Cutting short all rumours, King Salman immediately appoints the youngest of his brothers, Moqren, as his heir. A first twist will however arise very quickly in the race for the succession. Three months after his appointment, Moqren was relieved of his duties as crown prince and replaced by a major figure in the clan, Mohammad ben Nayef, known as MBN, nephew of the current king and first grandson of Ibn Saud to aspire to the throne. . Behind the scenes, his young cousin MBS, a disappointed aspirant, relegated to the place of the eternal second, is far from being satisfied with his positions as second heir to the kingdom and second deputy Prime Minister. Aged 29, he is the youngest prince to obtain the defense portfolio. “He is the favorite son of the king's favorite wife, which says a little about his intention,” an Arab diplomatic source, who requested anonymity, reminded OLJ. MBS's father had fallen madly in love with his mother, Fahda bint Falah bin Sultane al-Hithalayn, who was from an influential tribe in Arabia. Like an Olympias pushing her son Alexander (future the Great), the king's third wife is probably no stranger to her son's meteoric rise. After a latent suspense of more than a year, the monarch raises the curtain on the number one intrigue of the palace, by choosing his successor among the "Mohamaddeine", in other words the two Mohammads, as crown prince. MBS has just dismissed in less than two years his greatest rival, the man of confidence of the Americans, the prestigious Minister of the Interior who has made the fight against terrorism the security priority of the kingdom.
"What surprises me the most is that he managed, in a fairly short period of time, to get rid of Mohammad ben Nayef", confides the Arab diplomat. In a gesture breaking brutally with the tradition of the kingdom, King Salman designates MBS as his successor by a decree on June 21, 2017. His father suffering, the young prince is no longer content to whisper in his ear what he thinks be the best for the kingdom, but takes initiative himself. “He's a real viceroy. It is he who exercises the royal prerogatives and he has the army at his side, which is an essential pillar of his power,” notes the diplomat. A photo of former French President Nicolas Sarkozy recently meeting King Salman had the Twittersphere laughing: “You know you're a has-been when you meet Salman and not his son. »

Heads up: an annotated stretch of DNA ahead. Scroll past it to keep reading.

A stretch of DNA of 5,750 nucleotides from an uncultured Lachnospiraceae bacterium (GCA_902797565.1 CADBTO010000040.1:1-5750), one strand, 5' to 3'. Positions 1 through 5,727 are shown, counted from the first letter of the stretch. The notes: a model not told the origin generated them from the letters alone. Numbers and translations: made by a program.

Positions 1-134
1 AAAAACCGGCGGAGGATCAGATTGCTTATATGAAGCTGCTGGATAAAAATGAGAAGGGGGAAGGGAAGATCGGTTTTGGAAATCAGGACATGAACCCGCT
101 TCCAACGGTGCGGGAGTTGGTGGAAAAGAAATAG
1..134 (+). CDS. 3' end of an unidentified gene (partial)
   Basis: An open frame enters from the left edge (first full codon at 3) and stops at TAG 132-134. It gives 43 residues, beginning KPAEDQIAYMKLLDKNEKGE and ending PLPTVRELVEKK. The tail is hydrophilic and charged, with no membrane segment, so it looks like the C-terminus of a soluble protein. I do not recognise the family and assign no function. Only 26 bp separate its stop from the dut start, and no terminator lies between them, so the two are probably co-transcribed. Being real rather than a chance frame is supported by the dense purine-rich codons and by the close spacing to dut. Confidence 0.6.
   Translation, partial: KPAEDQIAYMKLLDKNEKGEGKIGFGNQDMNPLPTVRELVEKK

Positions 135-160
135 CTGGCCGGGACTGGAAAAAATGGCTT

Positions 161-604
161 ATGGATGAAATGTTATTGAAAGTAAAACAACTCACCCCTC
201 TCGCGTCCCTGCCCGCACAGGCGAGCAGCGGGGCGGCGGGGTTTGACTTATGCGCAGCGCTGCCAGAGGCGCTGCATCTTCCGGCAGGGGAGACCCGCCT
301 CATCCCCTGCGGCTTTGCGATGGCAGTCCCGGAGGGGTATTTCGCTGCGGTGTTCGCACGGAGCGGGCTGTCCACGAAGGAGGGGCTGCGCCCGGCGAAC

MBS has neither the brilliant academic background nor the career of some of his elders, but he has managed to obtain one of the most coveted assets of the kingdom: the support of the Americans. Holder of a law degree from King Saud University, the young emir is not very comfortable in the language of Shakespeare, but it matters little to him. In March 2017, three months before the news of his appointment, he flew to Washington to meet Donald Trump. “The new US president, eager to break with his predecessor, and Prince Mohammad, an ambitious young leader seeking to gain influence in his kingdom, see each other as a crucial ally on a range of pressing issues. “, writes the New York Times. Bet won for Mohammad of Arabia. His youth and his reforming spirit, cruelly breaking with the image defended until then by his predecessors, seduce the Americans. But not only. It also appears to be a good economic partner. "He was well received in the United States by Trump, because he would have promised in particular to invest in military research, a sector which is sorely lacking in funds", continues the Arab diplomat.
Within the royal family, on the other hand, we take a dim view of the growing ambitions of the dolphin, who succeeded in dismissing his rival, who was nevertheless experienced in the exercise of power. He is criticized in particular for his ardor and his lack of experience which pushed him, in 2015, to wage a war in Yemen against the Houthi rebels supported by Iran, his main enemy, from which he still has not disentangled. "He finds it difficult to accept that his war cannot be won," said the Arab diplomat.
Despite a wind of protest within the kingdom's elite, the stubborn young man is in a hurry to carry out the vision he has of his country, which he considers too conservative, too slow. “He is obsessed with change and he works there full time”, described for The OLJ Bernard Haykel, professor of Near Eastern studies at Princeton University, who has met him on several occasions. “He is very intelligent and has a very deep knowledge of his country. He is a very charismatic, very energetic personality,” continues the researcher. MBS's appearances on television sets or his interviews granted to Western media have helped to break the austere and old-fashioned image that sticks to the skin of the Saudi monarchs, more statues of the Commander than real Lorenzaccio. His patter and self-assurance quickly skyrocketed his popularity. “He is a very gifted politician. When you're with him, it's a bit like with Bill Clinton, he makes you feel like you're the center of the universe,” says Bernard Haykel.